Staff profile: Jacqueline McCracken

Vice President of Strategic Impact Jacqueline McCracken joined Ready for School, Ready for Life(Ready Ready) in February 2022 and has recently celebrated her first anniversary. In her role, she oversees and manages Ready Ready’s priority areas of data and performance, integrateddata system and the network. The latter is comprised of navigation, prenatal to three strategies, continuous quality improvement and community alignment.

“I collaborate with community stakeholders and leaders to advance building the system of care for young children and families,” McCracken said. “Even before I began working at Ready Ready, I was interested in how this work creates short and long-term impacts for individuals and our community. My family has also personally benefited from the expansion of the evidence-based programs Ready Ready has supported as a backbone organization.”

McCracken said Ready Ready’s role as a backbone organization is underscored by its structure as a startup nonprofit. “Being part of the building phase is an area where I think I can contribute the most,” she said. “Everything is brand new, and nothing like this exists yet. It’s exciting to put processes, protocols, and measures in place, building momentum and energizing people about a vision.”

Jacqueline McCracken and her son walk down a street. We see them from behind.McCracken said the startup energy she enjoys at work reminds her of a giant puzzle and making all the pieces fit. That may be one of the reasons she’s turned to detective stories in her spare time.

“Adding non-work related reading back into my normal routine has been fun. I’ve been working my way through Michael Connolly’s Lincoln Lawyer series,” McCracken said. Additionally, she likes reading to her four-year-old son and being physically active.

“My number one priority is family. I also prioritize my health. I like to lift weights and walk outdoors,” she said. “I typically try to get a walk in every day. Just thirty minutes works wonders for my energy and mental clarity.“

Ready for School, Ready for Life receives Pritzker Children’s Initiative Grant

(Greensboro, N.C., January 27, 2023) – Ready for School, Ready for Life (Ready Ready) has received a $50,000 grant from Pritzker Children’s Initiative. The grant will create a plan to share Ready Ready’s core approaches, strategies, and lessons learned with other North Carolina communities and states developing a comprehensive prenatal-to-three system.

“While Ready Ready is building a system of care for young children and their families in Guilford County, we have always planned to share our unique work and impact across North Carolina. It’s a population-level change movement that started in Guilford County but won’t end here,” Ready Ready CEO Charrise Hart said. “We are so grateful that Pritzker Children’s Initiative will enable more communities to create a comprehensive and high-quality prenatal-to-three system.”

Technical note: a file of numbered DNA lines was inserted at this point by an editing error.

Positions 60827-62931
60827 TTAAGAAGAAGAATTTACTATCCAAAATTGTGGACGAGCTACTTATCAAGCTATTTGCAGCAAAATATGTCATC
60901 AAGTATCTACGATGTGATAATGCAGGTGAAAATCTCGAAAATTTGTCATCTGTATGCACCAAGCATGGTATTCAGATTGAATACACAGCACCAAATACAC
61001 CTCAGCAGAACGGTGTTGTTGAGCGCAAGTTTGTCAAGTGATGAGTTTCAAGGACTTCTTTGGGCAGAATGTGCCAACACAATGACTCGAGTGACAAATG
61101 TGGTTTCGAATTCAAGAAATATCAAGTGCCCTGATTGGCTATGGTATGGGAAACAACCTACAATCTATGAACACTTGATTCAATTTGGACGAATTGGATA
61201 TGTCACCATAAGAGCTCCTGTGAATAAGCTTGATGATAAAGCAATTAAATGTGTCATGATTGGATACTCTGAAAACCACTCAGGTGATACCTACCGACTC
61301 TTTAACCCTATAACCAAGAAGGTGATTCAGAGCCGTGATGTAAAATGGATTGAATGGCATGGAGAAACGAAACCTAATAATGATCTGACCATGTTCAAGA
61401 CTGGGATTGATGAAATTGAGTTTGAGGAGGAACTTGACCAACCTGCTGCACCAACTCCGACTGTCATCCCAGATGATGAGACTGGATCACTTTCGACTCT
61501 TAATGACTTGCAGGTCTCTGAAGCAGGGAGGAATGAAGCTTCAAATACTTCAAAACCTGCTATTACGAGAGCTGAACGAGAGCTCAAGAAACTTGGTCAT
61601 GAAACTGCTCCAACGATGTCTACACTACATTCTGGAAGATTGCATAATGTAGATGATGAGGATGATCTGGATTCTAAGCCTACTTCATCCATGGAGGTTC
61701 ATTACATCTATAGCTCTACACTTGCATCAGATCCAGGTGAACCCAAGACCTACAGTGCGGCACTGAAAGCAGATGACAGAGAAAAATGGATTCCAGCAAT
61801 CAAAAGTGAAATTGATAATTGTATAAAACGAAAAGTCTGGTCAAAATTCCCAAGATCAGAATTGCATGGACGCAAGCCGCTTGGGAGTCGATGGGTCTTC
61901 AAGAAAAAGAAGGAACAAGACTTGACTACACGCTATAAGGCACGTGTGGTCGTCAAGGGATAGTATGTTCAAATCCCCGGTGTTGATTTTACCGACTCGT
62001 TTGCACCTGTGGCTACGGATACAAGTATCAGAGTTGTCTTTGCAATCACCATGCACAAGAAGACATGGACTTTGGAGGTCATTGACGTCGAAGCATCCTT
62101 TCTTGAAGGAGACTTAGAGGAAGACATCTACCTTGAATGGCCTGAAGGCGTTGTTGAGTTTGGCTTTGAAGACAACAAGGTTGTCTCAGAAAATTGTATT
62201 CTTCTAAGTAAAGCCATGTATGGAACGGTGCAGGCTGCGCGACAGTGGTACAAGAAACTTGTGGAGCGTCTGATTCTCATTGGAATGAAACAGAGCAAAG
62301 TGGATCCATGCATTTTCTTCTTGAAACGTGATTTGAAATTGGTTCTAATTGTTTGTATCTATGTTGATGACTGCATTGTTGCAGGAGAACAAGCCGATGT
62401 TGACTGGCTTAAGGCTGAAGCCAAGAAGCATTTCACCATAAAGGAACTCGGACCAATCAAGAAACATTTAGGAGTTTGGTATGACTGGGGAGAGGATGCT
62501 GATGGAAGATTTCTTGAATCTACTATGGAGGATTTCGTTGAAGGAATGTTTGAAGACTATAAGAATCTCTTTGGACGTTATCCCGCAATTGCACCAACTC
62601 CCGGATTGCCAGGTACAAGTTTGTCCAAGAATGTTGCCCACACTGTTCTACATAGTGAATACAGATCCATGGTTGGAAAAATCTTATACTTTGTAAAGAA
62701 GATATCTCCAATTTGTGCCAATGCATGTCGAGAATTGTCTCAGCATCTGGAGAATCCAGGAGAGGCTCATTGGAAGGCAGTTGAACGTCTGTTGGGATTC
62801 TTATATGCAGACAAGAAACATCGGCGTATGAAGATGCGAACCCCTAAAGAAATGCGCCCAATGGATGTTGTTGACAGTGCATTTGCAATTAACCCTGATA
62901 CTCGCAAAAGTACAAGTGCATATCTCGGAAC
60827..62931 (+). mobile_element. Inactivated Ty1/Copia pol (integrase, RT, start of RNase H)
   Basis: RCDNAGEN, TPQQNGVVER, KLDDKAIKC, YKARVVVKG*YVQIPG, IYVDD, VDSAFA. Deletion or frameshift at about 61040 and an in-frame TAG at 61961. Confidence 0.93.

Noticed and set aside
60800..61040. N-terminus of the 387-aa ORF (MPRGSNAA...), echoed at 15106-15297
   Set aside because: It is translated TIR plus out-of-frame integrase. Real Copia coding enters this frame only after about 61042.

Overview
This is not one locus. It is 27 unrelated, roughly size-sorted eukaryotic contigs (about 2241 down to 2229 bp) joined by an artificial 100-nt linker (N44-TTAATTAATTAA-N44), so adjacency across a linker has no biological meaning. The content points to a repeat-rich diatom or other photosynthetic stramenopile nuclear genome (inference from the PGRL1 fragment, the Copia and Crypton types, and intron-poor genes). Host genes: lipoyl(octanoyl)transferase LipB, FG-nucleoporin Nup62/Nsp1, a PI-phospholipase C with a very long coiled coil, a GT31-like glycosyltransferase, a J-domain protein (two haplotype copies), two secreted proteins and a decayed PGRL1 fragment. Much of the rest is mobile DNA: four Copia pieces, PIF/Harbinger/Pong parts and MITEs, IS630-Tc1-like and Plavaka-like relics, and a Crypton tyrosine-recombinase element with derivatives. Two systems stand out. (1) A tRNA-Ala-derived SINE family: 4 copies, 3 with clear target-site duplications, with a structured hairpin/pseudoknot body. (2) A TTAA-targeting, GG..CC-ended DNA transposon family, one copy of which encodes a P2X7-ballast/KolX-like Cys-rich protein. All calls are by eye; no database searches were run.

Research shows that 80 percent of a child’s brain grows during their first three years of life, with a million neural connections forming every second. Creating a strong brain foundation in the first 2,000 days of a child’s life — from birth to kindergarten — is critical to emotional, physical, and cognitive well-being.

“Every child deserves a great start in life, but not every child starts from the same place,” Hart said. “Ready Ready wants every child born in Guilford County 2023 and beyond to have the resources their families need to thrive.”

By partnering with families through the critical early stages of childhood, Ready Ready and its community partners seek to understand and address the systemic challenges that impact families in our community, supporting young children’s early cognitive, emotional, and behavioral development.

These resources supplement the care provided by medical practitioners, address gaps in healthy childhood environments, and add support beyond the love and attention of primary caregivers.

Media contact: Director of Communications Stephanie Skordas —

Staff profile: Sanaa Sharrieff

“It felt like a support system at a time when I had no local support system,” said Ready for School, Ready for Life (Ready Ready) Parent Liaison Sanaa Sharrieff about the Guilford Parent Leader Network – her first connection to the organization. “When I moved to High Point, I didn’t know anyone. Learning about volunteer efforts, parent support efforts, and agencies in the community helped me realize the concept of parent voice. And it also developed into a career pathway.”